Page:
Marks & Spencer has risked jeopardising its recovery by withdrawing all of its advertising from the Daily Mail and its sister titles in an attempt to punish the newspaper for a misleading article.
The retailer, which is in the middle of its biggest marketing drive for years, pulled all of its adverts from Associated Newspapers' four main titles, including the Evening Standard and Metro. The move was sparked by an article last November in the Mail on Sunday , which claimed the group's new management team, led by Stuart Rose, wanted to sell up to half of its Simply Food convenience store chain.
The company denied the report, which suggested it would have to write off millions of pounds on any deal. But it is understood to have been unhappy with the correction. Industry observers said M&S took a big gamble in opting to withdraw its advertisements from the Associated titles, which are read by the core clientele it needs to lure back. It withdrew the ads in January, missing out on the chance to reach up to five million readers.
After a dire Christmas, M&S was forced to bring forward its January trading statement and issue a profit warning. Mr Rose is under increasing pressure to halt the group's deteriorating performance, which saw its like-for-like sales sink 5.6 per cent in the six weeks to 1 January. Underlying sales across the group have fallen for five straight quarters.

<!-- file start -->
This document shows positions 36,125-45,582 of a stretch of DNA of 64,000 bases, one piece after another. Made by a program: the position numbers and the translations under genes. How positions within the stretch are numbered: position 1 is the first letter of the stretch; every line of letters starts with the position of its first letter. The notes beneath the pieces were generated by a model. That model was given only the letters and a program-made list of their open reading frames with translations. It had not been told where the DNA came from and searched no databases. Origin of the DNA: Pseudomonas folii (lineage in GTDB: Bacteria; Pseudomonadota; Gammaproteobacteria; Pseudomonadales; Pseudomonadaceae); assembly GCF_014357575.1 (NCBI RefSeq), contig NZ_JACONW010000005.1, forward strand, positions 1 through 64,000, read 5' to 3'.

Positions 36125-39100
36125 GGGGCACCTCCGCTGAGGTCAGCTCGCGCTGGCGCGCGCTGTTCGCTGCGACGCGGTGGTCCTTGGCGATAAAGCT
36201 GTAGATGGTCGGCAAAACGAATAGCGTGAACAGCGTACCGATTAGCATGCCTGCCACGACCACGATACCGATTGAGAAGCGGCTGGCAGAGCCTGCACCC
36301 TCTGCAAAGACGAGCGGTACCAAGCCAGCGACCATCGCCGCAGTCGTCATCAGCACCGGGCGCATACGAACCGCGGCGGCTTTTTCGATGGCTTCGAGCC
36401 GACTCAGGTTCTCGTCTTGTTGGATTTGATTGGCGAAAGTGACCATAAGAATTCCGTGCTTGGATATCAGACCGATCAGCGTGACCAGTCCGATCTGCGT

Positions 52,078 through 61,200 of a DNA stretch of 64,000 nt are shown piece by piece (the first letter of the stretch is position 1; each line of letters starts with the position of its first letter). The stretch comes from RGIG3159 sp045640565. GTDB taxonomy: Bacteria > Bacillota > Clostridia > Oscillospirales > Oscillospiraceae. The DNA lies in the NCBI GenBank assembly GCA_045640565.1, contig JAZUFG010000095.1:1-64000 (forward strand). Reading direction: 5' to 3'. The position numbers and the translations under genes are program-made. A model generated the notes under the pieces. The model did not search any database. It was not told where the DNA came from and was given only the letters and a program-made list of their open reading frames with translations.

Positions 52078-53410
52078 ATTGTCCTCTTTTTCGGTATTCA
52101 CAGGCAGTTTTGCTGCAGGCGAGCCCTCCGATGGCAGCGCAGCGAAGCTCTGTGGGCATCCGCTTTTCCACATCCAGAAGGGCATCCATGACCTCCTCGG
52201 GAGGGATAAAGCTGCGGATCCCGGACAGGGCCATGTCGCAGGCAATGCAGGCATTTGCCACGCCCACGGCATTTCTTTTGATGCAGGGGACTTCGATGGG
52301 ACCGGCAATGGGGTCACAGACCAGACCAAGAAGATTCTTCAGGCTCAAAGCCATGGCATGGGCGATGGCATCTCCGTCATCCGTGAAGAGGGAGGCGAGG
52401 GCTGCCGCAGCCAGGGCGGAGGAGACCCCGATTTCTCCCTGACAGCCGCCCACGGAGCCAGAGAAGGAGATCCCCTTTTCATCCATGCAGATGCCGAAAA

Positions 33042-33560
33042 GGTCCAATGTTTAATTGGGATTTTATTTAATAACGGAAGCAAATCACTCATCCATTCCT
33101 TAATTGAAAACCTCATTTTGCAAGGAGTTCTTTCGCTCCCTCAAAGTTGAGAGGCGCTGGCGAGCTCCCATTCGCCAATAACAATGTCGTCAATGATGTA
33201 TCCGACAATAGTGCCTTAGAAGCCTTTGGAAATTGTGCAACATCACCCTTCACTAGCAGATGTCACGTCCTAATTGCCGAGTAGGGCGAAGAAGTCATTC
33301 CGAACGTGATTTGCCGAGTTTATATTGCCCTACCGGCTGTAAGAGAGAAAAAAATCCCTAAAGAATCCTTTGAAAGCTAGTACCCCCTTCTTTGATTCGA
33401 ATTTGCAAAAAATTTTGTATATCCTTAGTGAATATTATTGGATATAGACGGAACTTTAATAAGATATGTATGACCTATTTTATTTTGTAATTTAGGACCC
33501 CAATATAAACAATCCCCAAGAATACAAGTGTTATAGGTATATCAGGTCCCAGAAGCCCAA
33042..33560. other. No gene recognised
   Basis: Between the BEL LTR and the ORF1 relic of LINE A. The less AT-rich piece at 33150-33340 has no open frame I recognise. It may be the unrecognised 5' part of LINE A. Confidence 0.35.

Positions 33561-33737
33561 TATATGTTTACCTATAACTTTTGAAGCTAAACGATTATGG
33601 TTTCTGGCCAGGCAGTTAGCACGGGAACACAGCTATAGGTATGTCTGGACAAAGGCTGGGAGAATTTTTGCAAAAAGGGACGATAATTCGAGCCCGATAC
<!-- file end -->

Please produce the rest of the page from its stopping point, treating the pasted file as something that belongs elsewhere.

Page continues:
It is not the first time that a company has sought to punish a newspaper for adverse copy by pulling its advertising. Two years ago, MG Rover dropped its advertising from all the Express Newspaper titles after a disagreement over editorial.
Businesses also sometimes punish newspapers for their political views. Jardine Matheson, the conglomerate, withdrewadvertising from the Financial Times for a year after it endorsed the Labour Party in 1992.
M&S and Associated declined to comment yesterday.
Insiders at Associated said the stand-off was unlikely to last long. Although M&S is a significant source of advertising revenues, it is not among the Daily Mail's biggest retail clients. The newspaper relies most heavily on Dixons, whose Linda Barker-fronted campaigns often take up an entire double-page spread.
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